Scientists have questioned a widely accepted theory for a cause of diseases such as cancer and arthritis.
Free radicals have been linked to cancer
Many experts believe that molecules called free radicals, produced when the body fights infection, inflict damage on the body's tissues.
Drugs have been developed to mop up these excess amounts of the molecules, and thus prevent damage and disease.
But research by University College London, published in Nature, suggests the theory may be incorrect.
The researchers say their findings may have profound implications for the way conditions linked to free radicals are treated.
The theory holds that the molecules are capable of such widespread tissue damage that they may be a contributory factor in a wide range of disease.
These include not only cancer and arthritis, but also damage to the blood vessels that can cause heart disease.
As a result the pharmaceutical industry has, since the 1970s, sought to develop antioxidant drugs that can either stop the production of free radicals, or mop them up once they have been created to prevent them causing tissue damage.
Many vitamins, notably vitamin E and C, as well as other natural substances
are regarded as healthy because they attack free radicals.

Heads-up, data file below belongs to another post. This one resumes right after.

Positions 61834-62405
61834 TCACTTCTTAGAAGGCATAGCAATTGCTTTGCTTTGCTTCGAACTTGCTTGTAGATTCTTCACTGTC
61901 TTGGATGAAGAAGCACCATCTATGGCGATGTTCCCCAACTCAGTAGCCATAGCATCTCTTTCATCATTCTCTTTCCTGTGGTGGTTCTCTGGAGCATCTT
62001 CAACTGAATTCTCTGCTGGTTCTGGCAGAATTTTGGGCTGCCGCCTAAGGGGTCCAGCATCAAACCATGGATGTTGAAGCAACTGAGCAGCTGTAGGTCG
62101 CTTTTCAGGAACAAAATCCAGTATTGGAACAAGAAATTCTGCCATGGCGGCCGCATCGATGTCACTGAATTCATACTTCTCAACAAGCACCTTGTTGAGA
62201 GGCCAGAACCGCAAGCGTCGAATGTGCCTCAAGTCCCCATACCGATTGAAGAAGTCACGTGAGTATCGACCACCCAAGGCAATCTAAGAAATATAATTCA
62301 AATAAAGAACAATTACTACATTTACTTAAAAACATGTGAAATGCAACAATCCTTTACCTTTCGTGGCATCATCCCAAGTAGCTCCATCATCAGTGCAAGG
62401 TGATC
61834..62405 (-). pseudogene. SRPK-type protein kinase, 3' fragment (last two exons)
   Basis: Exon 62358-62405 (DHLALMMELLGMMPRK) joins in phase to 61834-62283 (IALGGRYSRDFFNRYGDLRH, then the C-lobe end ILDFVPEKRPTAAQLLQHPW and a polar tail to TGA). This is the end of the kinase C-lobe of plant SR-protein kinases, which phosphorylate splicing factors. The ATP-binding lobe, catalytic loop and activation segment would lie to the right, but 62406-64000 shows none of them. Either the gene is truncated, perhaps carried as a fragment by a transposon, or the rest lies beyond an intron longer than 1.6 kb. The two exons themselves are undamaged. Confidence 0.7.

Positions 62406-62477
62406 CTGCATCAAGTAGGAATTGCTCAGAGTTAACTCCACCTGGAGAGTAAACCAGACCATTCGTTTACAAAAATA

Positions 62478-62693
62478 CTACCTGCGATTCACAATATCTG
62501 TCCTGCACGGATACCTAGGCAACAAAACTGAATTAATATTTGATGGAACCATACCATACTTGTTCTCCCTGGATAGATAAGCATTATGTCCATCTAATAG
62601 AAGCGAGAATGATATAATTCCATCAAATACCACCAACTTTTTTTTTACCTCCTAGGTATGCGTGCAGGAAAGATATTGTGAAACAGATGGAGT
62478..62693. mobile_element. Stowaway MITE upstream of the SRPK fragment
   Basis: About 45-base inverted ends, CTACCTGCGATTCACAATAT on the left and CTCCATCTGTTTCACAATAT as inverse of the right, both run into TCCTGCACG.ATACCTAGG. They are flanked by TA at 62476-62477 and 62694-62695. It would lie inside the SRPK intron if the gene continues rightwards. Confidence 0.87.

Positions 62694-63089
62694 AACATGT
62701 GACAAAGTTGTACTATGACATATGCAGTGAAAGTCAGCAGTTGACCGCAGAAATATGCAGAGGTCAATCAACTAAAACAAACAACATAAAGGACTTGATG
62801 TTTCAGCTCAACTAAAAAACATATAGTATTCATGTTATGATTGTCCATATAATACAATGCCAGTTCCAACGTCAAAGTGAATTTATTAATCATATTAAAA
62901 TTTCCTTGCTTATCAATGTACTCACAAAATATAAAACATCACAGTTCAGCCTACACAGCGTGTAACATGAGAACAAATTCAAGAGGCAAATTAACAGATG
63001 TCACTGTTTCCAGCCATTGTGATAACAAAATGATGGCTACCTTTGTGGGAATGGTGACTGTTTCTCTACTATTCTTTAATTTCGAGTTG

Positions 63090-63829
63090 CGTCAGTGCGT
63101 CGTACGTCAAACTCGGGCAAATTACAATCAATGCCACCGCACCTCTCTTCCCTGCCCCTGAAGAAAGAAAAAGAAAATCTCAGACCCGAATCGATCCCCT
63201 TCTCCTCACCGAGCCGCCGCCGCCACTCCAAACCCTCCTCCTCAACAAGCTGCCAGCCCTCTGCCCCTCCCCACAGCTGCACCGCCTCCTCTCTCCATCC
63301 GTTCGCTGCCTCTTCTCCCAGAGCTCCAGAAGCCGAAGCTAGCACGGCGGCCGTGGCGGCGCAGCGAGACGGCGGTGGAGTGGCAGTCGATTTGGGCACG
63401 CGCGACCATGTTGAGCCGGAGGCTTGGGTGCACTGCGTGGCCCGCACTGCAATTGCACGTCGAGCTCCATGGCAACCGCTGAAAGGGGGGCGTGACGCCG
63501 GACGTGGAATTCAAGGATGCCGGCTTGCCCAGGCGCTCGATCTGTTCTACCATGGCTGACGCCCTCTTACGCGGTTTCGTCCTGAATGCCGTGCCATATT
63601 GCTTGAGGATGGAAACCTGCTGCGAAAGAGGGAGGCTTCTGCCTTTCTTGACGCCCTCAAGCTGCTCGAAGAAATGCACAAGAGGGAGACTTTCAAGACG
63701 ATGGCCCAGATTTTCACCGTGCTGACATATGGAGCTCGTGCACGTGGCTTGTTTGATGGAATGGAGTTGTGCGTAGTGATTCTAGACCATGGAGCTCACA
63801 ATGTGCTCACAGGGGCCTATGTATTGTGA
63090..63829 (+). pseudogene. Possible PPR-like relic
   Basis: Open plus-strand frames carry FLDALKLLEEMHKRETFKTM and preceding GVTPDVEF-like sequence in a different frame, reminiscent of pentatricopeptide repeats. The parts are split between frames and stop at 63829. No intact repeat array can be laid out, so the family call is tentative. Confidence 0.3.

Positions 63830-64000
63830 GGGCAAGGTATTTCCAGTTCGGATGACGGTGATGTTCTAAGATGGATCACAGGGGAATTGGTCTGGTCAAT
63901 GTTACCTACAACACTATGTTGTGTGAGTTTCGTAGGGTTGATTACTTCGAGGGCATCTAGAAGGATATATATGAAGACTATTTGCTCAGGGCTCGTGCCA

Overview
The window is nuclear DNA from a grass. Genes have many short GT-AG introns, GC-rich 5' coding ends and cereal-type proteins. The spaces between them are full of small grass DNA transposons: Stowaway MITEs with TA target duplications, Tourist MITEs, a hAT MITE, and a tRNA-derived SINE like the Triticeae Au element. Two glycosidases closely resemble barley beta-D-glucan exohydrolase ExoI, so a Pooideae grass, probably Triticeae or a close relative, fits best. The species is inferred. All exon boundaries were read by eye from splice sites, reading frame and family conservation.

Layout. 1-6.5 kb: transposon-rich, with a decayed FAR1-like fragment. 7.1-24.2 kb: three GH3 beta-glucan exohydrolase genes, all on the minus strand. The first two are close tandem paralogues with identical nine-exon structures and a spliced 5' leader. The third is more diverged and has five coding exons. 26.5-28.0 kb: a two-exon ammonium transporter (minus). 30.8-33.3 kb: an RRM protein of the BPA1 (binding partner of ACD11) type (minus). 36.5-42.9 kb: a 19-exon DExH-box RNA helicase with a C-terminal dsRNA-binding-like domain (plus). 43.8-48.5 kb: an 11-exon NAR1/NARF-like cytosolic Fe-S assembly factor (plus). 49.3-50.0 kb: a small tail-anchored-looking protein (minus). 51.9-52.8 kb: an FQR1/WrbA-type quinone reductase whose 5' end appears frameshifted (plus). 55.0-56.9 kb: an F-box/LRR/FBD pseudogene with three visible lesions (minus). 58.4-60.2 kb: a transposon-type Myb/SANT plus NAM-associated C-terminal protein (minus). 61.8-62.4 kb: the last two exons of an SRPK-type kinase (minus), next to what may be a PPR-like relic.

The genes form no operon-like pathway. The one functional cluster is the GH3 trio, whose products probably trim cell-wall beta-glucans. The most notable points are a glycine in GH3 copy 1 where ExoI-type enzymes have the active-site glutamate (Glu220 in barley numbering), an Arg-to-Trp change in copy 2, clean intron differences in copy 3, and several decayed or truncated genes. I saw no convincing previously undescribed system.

However, the UCL team say their research disproves the evidence on which the theory was first based.
Researcher Dr Tony Segal said: "White blood cells produce oxygen free radicals, and the process by which they do so is essential for the efficient killing of microbes.
"However, people in whom this process is defective are prone to severe, chronic and often fatal infections.
"This fact has led to the presumption that the oxygen free radicals themselves are highly toxic, and that if they can kill organisms as tough as bacteria and fungi they can also damage human tissues.
"However, our work shows that the basic theory underlying the toxicity of oxygen radicals is flawed."
The researchers discovered that it is not free radicals that give white blood cells their destructive power, but enzymes which effectively digest foreign invaders.
They discovered that production of these enzymes is triggered by the flow of the mineral potassium within the cell.
When this flow was blocked, using a chemical derived from scorpion venom, the cells were unable to kill off foreign invaders.
This, they postulate, shows that free radicals are by no means the toxic particles that had been assumed.
Dr Segal said the pharmaceutical industry had spent millions of pounds on what effectively amounted to a red herring.
"Many patients might be using expensive antioxidant drugs based upon completely invalid theories as to their therapeutic potential.
"All the theories relating to their causation of disease by oxygen free radicals, and the therapeutic value of antioxidants must, at the very least, be re-evaluated."
Richard Ley, of the Association of the British Pharmaceutical Industry, told BBC News Online: "All medicines have to prove their effectiveness to the government regulatory authority, so, if they have been granted a licence, they cannot be having no effect.
"If you are saying that some other approach might be better, we are working on that all the time, to the tune of spending £9m a day on research."